The groups emphasize that further work will be essential to fully implement the new standards and ensure that all refineries eventually use the best available monitoring technology in place at some facilities to assure communities the protection from pollution that all Americans deserve.   

The EPA should have:

  • Required monitoring technology that would offer reports on air pollution in real time (instead of requiring just passive sampling that collects data on two-week averages).
  • Set a lower, more protective level of benzene at which corrective action will be required.
  • Prohibited all uncontrolled air pollution emissions from pressure relief valves and other similar devices.
  • Prohibited the routine use of the burning of waste gas, through flaring, which releases hundreds of tons of pollution into the air.

EPA has significantly underestimated the harm communities face from refineries because it has not updated its approach to follow the best available current science on the real-world impacts communities face from pollution.  Every extra case of cancer in affected communities is too many.  

Lisa Garcia, Earthjustice Vice President for Healthy Communities, called the new standards a definite benefit for communities but said further strengthening is needed. “EPA’s standards will give many communities a first look at how much cancer-causing benzene local refineries are releasing into the air, along with other important new health protections. This is a true legacy that this Administration can be proud of,” she said, adding, “We will keep fighting so that all refineries comply with the standards and ultimately are required to use the best available safeguards from hazardous pollution so all Americans, from all walks of life, get the protection they deserve to prevent cancer and other safety hazards caused by refinery pollution, before they happen to our children and to our families.”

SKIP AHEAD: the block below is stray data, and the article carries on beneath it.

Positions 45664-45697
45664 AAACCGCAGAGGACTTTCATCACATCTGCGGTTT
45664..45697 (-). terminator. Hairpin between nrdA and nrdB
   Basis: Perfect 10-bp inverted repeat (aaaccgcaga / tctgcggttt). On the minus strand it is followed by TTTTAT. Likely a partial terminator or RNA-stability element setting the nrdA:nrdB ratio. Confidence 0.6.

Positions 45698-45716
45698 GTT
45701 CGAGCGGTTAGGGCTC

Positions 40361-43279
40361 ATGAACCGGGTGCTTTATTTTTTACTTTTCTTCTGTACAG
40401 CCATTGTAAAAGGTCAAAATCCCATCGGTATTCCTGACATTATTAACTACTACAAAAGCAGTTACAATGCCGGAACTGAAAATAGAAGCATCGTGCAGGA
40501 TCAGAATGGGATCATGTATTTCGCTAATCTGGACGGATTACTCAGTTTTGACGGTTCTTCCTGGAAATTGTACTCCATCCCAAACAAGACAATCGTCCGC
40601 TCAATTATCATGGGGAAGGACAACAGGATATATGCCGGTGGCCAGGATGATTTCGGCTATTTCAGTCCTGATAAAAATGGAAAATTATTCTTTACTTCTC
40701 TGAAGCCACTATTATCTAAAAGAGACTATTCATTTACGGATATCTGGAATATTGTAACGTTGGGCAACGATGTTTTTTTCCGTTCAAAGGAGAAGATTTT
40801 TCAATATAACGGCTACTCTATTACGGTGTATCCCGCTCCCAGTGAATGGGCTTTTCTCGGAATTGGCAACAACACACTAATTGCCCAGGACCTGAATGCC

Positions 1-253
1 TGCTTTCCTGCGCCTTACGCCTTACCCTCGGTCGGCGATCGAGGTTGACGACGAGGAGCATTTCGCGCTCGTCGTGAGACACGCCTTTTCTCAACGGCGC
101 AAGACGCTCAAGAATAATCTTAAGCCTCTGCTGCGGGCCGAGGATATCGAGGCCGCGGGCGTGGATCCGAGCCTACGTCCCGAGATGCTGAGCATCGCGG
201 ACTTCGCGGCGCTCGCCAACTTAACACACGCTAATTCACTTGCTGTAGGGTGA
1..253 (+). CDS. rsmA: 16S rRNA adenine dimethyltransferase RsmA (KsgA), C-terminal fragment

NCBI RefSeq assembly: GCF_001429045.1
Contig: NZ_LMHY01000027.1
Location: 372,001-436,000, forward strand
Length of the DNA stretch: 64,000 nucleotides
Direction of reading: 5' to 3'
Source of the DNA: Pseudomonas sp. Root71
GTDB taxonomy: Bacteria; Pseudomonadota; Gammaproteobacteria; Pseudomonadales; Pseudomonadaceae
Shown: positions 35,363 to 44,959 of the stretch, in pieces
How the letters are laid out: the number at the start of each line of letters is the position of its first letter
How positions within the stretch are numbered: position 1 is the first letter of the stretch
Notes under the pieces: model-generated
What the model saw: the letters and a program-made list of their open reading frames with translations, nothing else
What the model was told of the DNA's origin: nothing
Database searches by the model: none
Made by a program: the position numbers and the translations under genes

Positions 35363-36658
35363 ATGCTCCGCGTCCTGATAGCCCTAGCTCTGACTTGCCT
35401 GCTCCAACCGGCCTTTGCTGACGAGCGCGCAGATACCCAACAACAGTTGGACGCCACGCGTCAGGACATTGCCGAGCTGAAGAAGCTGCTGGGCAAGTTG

“We applaud EPA for adopting new regulations that will reduce toxic emissions from refinery flares and better protect communities from unnecessary exposure.  The changes, requiring better monitoring and operation of refinery flares are common-sense requirements and are long-overdue.  At the same time, we believe that EPA underestimated the full toxic burden from refineries and that the Agency should have updated its risk analysis to account for its recent findings that flares and other refinery sources release significantly more pollution than previously reported,” said Sparsh Khandeshi, staff attorney, Environmental Integrity Project, which filed the 2012 lawsuit along with Earthjustice.  

Quotes from Community Groups in California, Louisiana, and Texas:

“The rule provides important new relief, but we will keep pushing for all communities nationwide to have the best safeguards that some communities already have. We must prevent these oil companies from passing on the health costs to our communities who get sick because of their pollution.”